An Office Prank

After finding an old style desk telephone in the trash at work I decided to use it in an office prank, the phone that shouldn’t ring but does. The goal, modify the phone so that it will ring without any connection to the phone line. The stretch goal was to also have a message play on the handset when it is answered, maybe a creepy voice or loud breathing. Now to modify the phone.

IMG_0114

Taking apart the phone I found a mess of wire, the circuit board for the keypad with a message LED, a mechanical ringer, and the phone hook. Knowing that I was mainly interested in the ringer and phone hook I proceeded to remove the mess of wire and other useless items. Oops, mistake number one; I cut the wires to the jack for the handset. After messing around soldering on new wires I discovered the reason this phone had been thrown out, the cord was broken and would intermittently disconnect when moved. The stretch goal was then abandoned and this project got a lot easier.

In my zeal to clean up the unused wires and connections I took apart the switch for the hook and removed the terminals I wouldn’t need. Mistake number two, I couldn’t get the switch back together. I don’t have a picture of the original but it was a stack of metal sheets with insolation between them and then connectors to the hook mechanism hooked to the flux capacitor which runs the photon generator… Needless to say it would have taken too long to put back together, instead I went with a small limit switch hot glued to the hook. Removing this switch worked out in the end as I was able to free up a large area for the 11.1V LiPo battery that will power this phone.

With everything cleaned up inside I set out determining the best method of controlling the ringer. A little bit of research reveled that the ringer is typical activated by a 20Hz AC wave. The ringer contains a electromagnet to move the striker between the two bells. I should be able to use a DC pulse to control it. After connecting it to my adjustable power supply I found that the ringer activates at about 30VDC. If I could get that voltage I will then be able to use a MOSFET to switch the current on an off to creating the ringing. Unfortunately I don’t have any batteries that work at that voltage and building a boost converter was beyond my ambition for this project, I needed something easy and quick. In one of my junk bins of parts I had a 12VDC solenoid which conveniently had a clevis on the plunger making it easy to hook up to the ringer. I removed the original coil and hot glued this solenoid in its place. I threw together a free formed MOSFET circuit with a op-amp set to a gain of 2 to drive the gate. Don’t forget the protection diodes for when the solenoid switches off, that voltage spike will eventually kill the MOSFET. Now I could easily control the ringer and do so at a voltage much lower then the original. The solenoid will even work at voltages lower then 12VDC, the pull in force will just be reduced.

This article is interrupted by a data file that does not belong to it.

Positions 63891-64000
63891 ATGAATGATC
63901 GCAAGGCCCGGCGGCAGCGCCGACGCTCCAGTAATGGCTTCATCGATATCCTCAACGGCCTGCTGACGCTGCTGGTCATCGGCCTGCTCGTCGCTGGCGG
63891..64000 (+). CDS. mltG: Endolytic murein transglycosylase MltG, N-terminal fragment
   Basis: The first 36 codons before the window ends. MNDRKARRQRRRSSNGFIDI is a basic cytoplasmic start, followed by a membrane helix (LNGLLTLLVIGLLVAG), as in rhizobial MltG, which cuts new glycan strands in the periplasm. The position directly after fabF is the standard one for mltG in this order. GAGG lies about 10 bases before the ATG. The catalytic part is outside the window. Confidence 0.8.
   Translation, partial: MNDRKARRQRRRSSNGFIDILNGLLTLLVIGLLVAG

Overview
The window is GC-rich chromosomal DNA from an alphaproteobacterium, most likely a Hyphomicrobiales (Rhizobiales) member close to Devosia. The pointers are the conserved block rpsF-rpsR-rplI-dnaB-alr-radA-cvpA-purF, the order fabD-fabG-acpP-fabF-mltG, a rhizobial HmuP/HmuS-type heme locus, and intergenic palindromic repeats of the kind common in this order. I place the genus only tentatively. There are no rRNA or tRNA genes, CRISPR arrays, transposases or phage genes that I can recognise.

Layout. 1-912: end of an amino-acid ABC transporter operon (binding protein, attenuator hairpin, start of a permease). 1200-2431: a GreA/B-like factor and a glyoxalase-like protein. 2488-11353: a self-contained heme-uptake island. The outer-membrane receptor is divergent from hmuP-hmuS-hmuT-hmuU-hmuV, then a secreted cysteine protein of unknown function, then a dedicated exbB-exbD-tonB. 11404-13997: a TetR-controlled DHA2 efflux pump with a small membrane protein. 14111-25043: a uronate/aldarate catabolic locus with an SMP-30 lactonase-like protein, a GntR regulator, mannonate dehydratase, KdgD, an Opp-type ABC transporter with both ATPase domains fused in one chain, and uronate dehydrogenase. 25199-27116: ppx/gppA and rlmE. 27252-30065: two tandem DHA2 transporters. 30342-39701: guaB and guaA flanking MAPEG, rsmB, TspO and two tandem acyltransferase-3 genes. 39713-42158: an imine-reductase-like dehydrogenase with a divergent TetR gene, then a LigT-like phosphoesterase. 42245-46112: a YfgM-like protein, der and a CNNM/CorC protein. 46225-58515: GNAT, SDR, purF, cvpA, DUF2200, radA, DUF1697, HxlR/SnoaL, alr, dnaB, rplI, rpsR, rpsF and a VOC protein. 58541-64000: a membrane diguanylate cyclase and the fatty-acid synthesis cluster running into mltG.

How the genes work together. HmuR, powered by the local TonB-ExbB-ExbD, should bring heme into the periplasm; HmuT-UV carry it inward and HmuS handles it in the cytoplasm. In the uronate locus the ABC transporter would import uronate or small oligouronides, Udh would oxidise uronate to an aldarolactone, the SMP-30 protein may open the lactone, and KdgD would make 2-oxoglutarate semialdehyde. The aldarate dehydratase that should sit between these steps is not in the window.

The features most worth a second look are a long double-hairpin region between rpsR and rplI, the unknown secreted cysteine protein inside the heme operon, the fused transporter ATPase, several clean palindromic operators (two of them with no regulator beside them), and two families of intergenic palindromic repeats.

For controls I went with the tried and true Arduino, the first setup used an actual Arduino Uno board. Since I wanted to make this more permanent I used a circuit board I had designed myself for a failed project. This is exactly the same as the Arduino, it uses the SMD version of the ATMEGA328P but doesn’t include the USB connector. Instead a ISCP header is used for programing. The benefit of using this is that I don’t have to tie up one of my Arduino Uno’s in a project and it is much cheaper, less then $10.

For power I used a 11.1VDC LiPo battery that is used in RC cars. This was also from the same failed project as the controller board (I was going to build an RC air boat if you were curious). Now I just needed to button everything up nice, the battery fit in the place where the hook switch was previously located, good thing I couldn’t get it back together. I was able to hot glue the controller board in the same place that the main PCB was previously, this allowed me to use the plastic holder as insulation from the metal base. The solenoid was already in place and the MOSFET with op-amp was hot glued in a convenient place under the keypad, out of the way from the battery. Not the most efficient heat sink for the MOSFET but it wouldn’t be running enough to heat up.